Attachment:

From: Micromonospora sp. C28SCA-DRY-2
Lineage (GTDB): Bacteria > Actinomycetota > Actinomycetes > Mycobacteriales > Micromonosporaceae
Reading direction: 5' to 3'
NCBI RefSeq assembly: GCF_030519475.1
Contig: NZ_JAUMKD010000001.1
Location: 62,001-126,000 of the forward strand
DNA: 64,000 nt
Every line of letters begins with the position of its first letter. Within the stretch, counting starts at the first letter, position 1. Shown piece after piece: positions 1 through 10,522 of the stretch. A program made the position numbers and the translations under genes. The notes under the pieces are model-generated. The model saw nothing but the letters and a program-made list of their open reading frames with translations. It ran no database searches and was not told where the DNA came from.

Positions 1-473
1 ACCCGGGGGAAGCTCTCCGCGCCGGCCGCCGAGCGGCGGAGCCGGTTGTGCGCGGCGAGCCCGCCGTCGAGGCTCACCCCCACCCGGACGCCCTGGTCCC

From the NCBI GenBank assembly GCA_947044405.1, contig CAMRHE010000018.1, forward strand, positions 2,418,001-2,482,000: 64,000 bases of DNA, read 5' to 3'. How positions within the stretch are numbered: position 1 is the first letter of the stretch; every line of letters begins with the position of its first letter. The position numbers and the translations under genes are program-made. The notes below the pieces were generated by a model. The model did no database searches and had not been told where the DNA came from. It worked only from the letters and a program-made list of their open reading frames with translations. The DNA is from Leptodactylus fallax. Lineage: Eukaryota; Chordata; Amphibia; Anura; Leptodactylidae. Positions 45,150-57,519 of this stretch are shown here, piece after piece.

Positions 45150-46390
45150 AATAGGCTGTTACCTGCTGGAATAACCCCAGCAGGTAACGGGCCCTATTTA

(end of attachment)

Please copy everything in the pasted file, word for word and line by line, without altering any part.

From: Micromonospora sp. C28SCA-DRY-2
Lineage (GTDB): Bacteria > Actinomycetota > Actinomycetes > Mycobacteriales > Micromonosporaceae
Reading direction: 5' to 3'
NCBI RefSeq assembly: GCF_030519475.1
Contig: NZ_JAUMKD010000001.1
Location: 62,001-126,000 of the forward strand
DNA: 64,000 nt
Every line of letters begins with the position of its first letter. Within the stretch, counting starts at the first letter, position 1. Shown piece after piece: positions 1 through 10,522 of the stretch. A program made the position numbers and the translations under genes. The notes under the pieces are model-generated. The model saw nothing but the letters and a program-made list of their open reading frames with translations. It ran no database searches and was not told where the DNA came from.

Positions 1-473
1 ACCCGGGGGAAGCTCTCCGCGCCGGCCGCCGAGCGGCGGAGCCGGTTGTGCGCGGCGAGCCCGCCGTCGAGGCTCACCCCCACCCGGACGCCCTGGTCCC

From the NCBI GenBank assembly GCA_947044405.1, contig CAMRHE010000018.1, forward strand, positions 2,418,001-2,482,000: 64,000 bases of DNA, read 5' to 3'. How positions within the stretch are numbered: position 1 is the first letter of the stretch; every line of letters begins with the position of its first letter. The position numbers and the translations under genes are program-made. The notes below the pieces were generated by a model. The model did no database searches and had not been told where the DNA came from. It worked only from the letters and a program-made list of their open reading frames with translations. The DNA is from Leptodactylus fallax. Lineage: Eukaryota; Chordata; Amphibia; Anura; Leptodactylidae. Positions 45,150-57,519 of this stretch are shown here, piece after piece.

Positions 45150-46390
45150 AATAGGCTGTTACCTGCTGGAATAACCCCAGCAGGTAACGGGCCCTATTTA